enthusiasts are urging people to stop using the term "attack" when
referring to shark
attacks bites, suggesting that the term “interactions”
be used instead.
University of Sydney language researcher Christopher Pepin-Neff recently told the Sydney Morning Herald that most shark bites are nothing more than “nips,” and that the "choice of words can be potent since public fears about beach safety can be inflamed by alarmist language by politicians and the media." Pepin-Neff flatly added that the term “’Shark attack’ is a lie.” Really? One may be “nipped” by a Black Lab, but by a Great White?
The shark zealots claim that the media has “warped the reputation” of sharks by considering them to be cold-blooded killers. The vast majority of sharks are cold-blooded and do, in fact, kill-- humans and various other species—so this is that rarest of occasions when the media actually has something right. But, no matter, this is in keeping with the general progressive trend of demanding that we specifically call things what they aren’t. Transgender “women,” “mostly peaceful protesters,” “women’s health care,” “the People’s Republic,” the “For the People Act,” etc., etc.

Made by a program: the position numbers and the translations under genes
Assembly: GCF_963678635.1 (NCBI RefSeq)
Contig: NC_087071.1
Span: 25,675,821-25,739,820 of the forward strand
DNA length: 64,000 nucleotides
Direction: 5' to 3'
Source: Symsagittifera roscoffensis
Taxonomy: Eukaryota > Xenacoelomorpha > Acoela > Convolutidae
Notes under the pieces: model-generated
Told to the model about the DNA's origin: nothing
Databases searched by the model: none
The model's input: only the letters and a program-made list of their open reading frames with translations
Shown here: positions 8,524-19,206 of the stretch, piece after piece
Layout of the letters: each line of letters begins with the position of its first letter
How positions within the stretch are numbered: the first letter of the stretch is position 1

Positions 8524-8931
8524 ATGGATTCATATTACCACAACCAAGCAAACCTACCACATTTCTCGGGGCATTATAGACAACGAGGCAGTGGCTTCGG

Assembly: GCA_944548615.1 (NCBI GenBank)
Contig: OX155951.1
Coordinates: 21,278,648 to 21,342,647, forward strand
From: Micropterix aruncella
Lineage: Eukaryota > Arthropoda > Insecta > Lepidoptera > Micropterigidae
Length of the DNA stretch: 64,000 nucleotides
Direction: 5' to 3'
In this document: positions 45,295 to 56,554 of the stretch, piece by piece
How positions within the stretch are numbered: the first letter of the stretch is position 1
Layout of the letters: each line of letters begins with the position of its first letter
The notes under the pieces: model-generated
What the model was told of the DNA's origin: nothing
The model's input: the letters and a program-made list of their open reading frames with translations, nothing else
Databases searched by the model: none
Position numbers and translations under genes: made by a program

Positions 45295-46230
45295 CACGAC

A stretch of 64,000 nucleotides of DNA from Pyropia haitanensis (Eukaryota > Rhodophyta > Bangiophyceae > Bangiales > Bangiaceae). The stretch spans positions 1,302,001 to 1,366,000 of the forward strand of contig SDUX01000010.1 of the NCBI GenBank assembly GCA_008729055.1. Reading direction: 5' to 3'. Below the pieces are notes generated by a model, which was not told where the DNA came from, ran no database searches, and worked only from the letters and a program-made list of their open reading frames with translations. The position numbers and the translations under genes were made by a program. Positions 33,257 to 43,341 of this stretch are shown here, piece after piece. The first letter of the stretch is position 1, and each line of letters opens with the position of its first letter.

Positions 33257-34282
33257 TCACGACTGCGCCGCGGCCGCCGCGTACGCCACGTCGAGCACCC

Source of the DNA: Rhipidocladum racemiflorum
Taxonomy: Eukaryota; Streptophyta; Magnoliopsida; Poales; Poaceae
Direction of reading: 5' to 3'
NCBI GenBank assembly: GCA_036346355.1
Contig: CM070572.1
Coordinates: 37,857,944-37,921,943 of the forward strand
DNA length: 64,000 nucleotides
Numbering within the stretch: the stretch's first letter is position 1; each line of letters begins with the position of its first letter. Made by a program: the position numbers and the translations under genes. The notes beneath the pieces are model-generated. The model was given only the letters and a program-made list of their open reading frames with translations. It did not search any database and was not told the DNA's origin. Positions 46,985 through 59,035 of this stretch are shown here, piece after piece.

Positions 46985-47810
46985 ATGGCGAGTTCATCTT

A Marine Conservation Society shark researcher said that the term “attack” should be dropped in favor of a more neutral and palatable phrase to "dispel inherent assumptions that sharks are ravenous, mindless, man-eating monsters." When they are, in fact, diet conscious, brilliant, vegan ambassadors of the sea.
Macquarie University associate professor Nathan Hart says that sharks are mainly just curious about humans. Quite. In the way that Michael Moore is “curious about” donuts. Hart adds that “Sharks don’t have hands, so if they want to explore something, they mouth it.” Yes, in the manner of Hunter Biden “exploring” a crack pipe.
Even Australian government agencies have begun substituting “encounters” or “incidents” for “shark attacks.” Forget Jaws. Think Close Encounters of the Blurred Kind.
(If leftists have their way, we will soon be referring to the “interaction” at Pearl Harbor and the “incident” on 9/11. What we may actually need is an “intervention,” maybe even the Big One. The way things are going, it may take the rapture to save us now.)
The long-term average number of shark
interactions globally is 82 per year. There were reportedly 13 verified
shark-related human deaths globally in 2020. Oops, sorry, I meant (fatal)
on ya’” shark apologists. You’ve made things perfectly
clear queer. Too
bad human limbs aren’t as easily replaced as shark’s teeth. Or terms that
progressives don’t like.